Highland News Leader

Highland mom looks to community for support in her fight against rare brain cancer

Learn how you can help a Highland mother fighting rare brain cancer

Heather Potthast of Highland was recently diagnosed with a rare brain cancer called medulloblastoma. About 200 adults are diagnosed with the illness every year. Potthast's family wants to raise funds to help pay for her treatment through GoFundMe.
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Heather Potthast of Highland was recently diagnosed with a rare brain cancer called medulloblastoma. About 200 adults are diagnosed with the illness every year. Potthast's family wants to raise funds to help pay for her treatment through GoFundMe.

A Highland family is asking the community to join in a local woman’s fight against brain cancer.

In April, Heather Potthast was diagnosed with a type of brain tumor called medulloblastoma. The ailment is the most common malignant childhood brain tumor. But the condition rarely occurs in adults.

“She just happens to be one of 200 adults that will be diagnosed this year,” said Chris Bruce, Potthast’s fiance.

Potthast started exhibiting symptoms in early March, Bruce said.

“It started with headaches,” he said.

They were chronic, usually occurring in the morning. At first, neither Bruce nor Potthast thought much about it. They chalked it up to stress, both were entering the busy season at work. But then the headaches started to get worse, and were often accompanied by nausea and vomiting.

On April 4, Bruce said that his 12 years of EMT experience gave him a gut feeling that something was not right.

“I said, ‘That’s it. We are going to the hospital,’ ” he said.

After arriving at the hospital, a scan revealed that there was a mass in Potthast’s brain. After being transferred to St. Louis University Hospital, the family was told that Potthast would need an operation, or the tumor could take her life within a month, according to Bruce.

The next day, the couple returned to work to relay the news to their supervisors.

“That night, she started having double vision,” Bruce said.

Potthast was checked in to the hospital and underwent brain surgery on April 9. During the almost seven-hour surgery, Bruce said most of the 3.5-centimeter mass was removed.

“We were hoping it wasn’t cancer,” Bruce said.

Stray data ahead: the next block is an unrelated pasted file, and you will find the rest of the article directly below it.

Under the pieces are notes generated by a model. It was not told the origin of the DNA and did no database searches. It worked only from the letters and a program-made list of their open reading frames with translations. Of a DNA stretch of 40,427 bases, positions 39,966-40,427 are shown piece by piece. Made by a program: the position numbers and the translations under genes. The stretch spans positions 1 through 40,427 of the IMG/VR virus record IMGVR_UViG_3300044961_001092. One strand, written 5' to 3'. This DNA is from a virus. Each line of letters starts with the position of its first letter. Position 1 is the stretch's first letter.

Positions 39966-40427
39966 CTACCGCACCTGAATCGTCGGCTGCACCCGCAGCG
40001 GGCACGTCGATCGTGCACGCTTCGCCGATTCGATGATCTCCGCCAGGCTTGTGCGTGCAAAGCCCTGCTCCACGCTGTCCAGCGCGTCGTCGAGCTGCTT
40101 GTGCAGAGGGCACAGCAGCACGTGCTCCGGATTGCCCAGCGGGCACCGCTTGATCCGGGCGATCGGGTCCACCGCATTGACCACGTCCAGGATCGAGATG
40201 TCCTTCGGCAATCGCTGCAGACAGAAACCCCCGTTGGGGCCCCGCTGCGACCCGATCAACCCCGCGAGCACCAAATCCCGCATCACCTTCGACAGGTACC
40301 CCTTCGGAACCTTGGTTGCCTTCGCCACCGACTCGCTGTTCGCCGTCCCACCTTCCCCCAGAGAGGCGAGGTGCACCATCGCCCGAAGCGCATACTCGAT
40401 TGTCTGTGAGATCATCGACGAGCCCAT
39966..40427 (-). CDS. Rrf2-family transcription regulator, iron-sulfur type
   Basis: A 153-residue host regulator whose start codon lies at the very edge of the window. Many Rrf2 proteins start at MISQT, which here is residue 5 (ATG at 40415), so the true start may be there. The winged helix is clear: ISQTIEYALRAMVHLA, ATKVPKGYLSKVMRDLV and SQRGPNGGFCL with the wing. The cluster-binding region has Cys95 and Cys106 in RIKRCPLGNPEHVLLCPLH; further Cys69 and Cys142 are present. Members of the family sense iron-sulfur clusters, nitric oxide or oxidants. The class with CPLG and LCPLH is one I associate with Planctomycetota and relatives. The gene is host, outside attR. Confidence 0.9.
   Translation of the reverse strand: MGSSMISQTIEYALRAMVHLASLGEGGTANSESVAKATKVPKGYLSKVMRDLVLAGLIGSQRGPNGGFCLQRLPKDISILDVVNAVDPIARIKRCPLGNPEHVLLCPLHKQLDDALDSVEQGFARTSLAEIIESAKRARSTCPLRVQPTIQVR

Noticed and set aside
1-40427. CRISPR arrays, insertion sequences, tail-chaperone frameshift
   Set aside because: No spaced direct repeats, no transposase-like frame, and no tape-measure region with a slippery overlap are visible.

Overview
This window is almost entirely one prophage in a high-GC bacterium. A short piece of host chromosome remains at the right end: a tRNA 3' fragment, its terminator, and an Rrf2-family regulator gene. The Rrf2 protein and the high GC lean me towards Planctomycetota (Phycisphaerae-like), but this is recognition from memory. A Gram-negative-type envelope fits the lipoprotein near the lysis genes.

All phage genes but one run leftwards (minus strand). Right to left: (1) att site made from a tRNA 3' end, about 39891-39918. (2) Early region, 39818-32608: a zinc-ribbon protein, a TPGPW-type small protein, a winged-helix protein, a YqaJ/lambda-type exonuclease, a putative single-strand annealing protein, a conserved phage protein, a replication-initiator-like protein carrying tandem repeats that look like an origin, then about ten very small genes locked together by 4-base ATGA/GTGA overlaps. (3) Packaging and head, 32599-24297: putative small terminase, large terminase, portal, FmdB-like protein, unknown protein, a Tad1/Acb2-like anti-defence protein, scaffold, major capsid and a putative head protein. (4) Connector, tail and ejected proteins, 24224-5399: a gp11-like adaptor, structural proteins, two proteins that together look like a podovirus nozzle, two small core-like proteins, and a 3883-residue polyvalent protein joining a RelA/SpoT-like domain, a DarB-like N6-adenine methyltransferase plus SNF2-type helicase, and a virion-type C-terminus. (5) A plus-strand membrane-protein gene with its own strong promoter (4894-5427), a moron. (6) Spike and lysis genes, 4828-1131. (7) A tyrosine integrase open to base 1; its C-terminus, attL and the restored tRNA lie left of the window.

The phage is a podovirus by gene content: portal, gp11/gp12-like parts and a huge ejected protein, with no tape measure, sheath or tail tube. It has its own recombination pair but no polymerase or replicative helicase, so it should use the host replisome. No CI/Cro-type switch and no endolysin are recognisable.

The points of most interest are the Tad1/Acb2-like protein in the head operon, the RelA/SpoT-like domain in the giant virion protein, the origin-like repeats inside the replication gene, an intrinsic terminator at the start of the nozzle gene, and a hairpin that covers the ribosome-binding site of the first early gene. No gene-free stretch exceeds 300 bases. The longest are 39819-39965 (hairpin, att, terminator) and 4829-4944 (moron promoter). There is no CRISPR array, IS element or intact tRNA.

But, about a week later, the family’s worst fears were realized. It was medulloblastoma. They knew they would be in for a battle, but it was one they were going to wage.

“We were kind of like, ‘OK, what do we do to fight it?’ ” Bruce said.

Potthast was prescribed with about 31 radiation treatments focused on her brain and spine, according to Bruce. However, partway through May, the family experienced another setback.

“This type of cancer grows,” Bruce said.

Before Potthast could start treatment, they had to wait a short amount of time for the doctor to return from vacation, according to Bruce. The tumor, which he said had been reduced to about 1.3 centimeters by the surgery, had partially grown back, which inhibited Potthast’s involuntary motor skills. She fell as she was descending the stairs, breaking one of her neck vertebrates and creating a large gash on the top of her head.

“She was in the hospital for about two weeks,” Bruce said.

During that stay, the family learned that Potthast’s cancer had spread, creating small lesions on her spine.

Potthast is now about two-thirds of the way through her radiation treatment. But once she is finished, Bruce said that she will begin chemotherapy, which is estimated to begin in late-August.

“It’s a roller coaster with hill after hill,” Bruce said.

However, even though there are some very bad days, Bruce said there are things that keep Potthast going for the good ones.

“Brody is her strength and source of positivity,” Bruce said.

Together, the couple has a 2-year-old child, who has served as his mother’s best medicine. Though Brody knows his mother is sick, he stills finds a way to make a her smile everyday, Bruce said.

Potthast also finds strength from the rest of her family, as she regularly attends St. Paul Catholic Church with her mother and grandmother. The family would also like to thank those in the community who have been so supportive.

The family would also like to ask for the community’s support in another way.

Even with insurance, and their employee benefits helping with part of the medical costs, Bruce said that they were told treatment would cost them anywhere from $250,000 to $400,000 out-of-pocket. In hopes of raising some money to relieve the expense, Bruce created a GoFundMe page named “Fight for Heather.” The family will also post updates on Potthast’s condition on the page.

Bruce said that the funds will be used specifically for Potthast’s medical expenses. If there is any leftover money, it will be donated to SLU for medulloblastoma-related research.

Aside from funding, Bruce said that the family is also in need of a shower chair for Potthast, and gas cards to help to alleviate the expense of driving to St. Louis for treatment on a near daily basis.

“Thank you for generosity,” Bruce said to those who have already helped out and those who still might. “It’s greatly appreciated and is such a blessing to us in this time of need.”